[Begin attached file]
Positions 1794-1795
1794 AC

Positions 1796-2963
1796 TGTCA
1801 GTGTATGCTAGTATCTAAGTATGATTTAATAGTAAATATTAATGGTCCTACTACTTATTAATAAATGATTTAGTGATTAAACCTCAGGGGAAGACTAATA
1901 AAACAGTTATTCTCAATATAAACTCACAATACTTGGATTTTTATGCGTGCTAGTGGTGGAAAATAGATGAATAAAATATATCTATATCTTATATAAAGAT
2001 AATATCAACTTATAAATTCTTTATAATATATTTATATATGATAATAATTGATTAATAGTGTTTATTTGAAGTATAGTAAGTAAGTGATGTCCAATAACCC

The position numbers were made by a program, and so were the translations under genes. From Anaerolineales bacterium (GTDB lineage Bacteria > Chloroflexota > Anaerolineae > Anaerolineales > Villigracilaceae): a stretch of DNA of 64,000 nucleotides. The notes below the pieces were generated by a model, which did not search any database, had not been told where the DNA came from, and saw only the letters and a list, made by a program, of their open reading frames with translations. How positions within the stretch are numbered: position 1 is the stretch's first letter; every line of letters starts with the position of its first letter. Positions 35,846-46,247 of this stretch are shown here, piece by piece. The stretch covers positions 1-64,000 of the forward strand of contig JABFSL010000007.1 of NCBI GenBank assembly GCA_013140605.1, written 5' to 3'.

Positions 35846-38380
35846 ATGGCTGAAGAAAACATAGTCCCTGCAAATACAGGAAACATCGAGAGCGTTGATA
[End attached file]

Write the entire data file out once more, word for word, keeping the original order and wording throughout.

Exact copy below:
Positions 1794-1795
1794 AC

Positions 1796-2963
1796 TGTCA
1801 GTGTATGCTAGTATCTAAGTATGATTTAATAGTAAATATTAATGGTCCTACTACTTATTAATAAATGATTTAGTGATTAAACCTCAGGGGAAGACTAATA
1901 AAACAGTTATTCTCAATATAAACTCACAATACTTGGATTTTTATGCGTGCTAGTGGTGGAAAATAGATGAATAAAATATATCTATATCTTATATAAAGAT
2001 AATATCAACTTATAAATTCTTTATAATATATTTATATATGATAATAATTGATTAATAGTGTTTATTTGAAGTATAGTAAGTAAGTGATGTCCAATAACCC

The position numbers were made by a program, and so were the translations under genes. From Anaerolineales bacterium (GTDB lineage Bacteria > Chloroflexota > Anaerolineae > Anaerolineales > Villigracilaceae): a stretch of DNA of 64,000 nucleotides. The notes below the pieces were generated by a model, which did not search any database, had not been told where the DNA came from, and saw only the letters and a list, made by a program, of their open reading frames with translations. How positions within the stretch are numbered: position 1 is the stretch's first letter; every line of letters starts with the position of its first letter. Positions 35,846-46,247 of this stretch are shown here, piece by piece. The stretch covers positions 1-64,000 of the forward strand of contig JABFSL010000007.1 of NCBI GenBank assembly GCA_013140605.1, written 5' to 3'.

Positions 35846-38380
35846 ATGGCTGAAGAAAACATAGTCCCTGCAAATACAGGAAACATCGAGAGCGTTGATA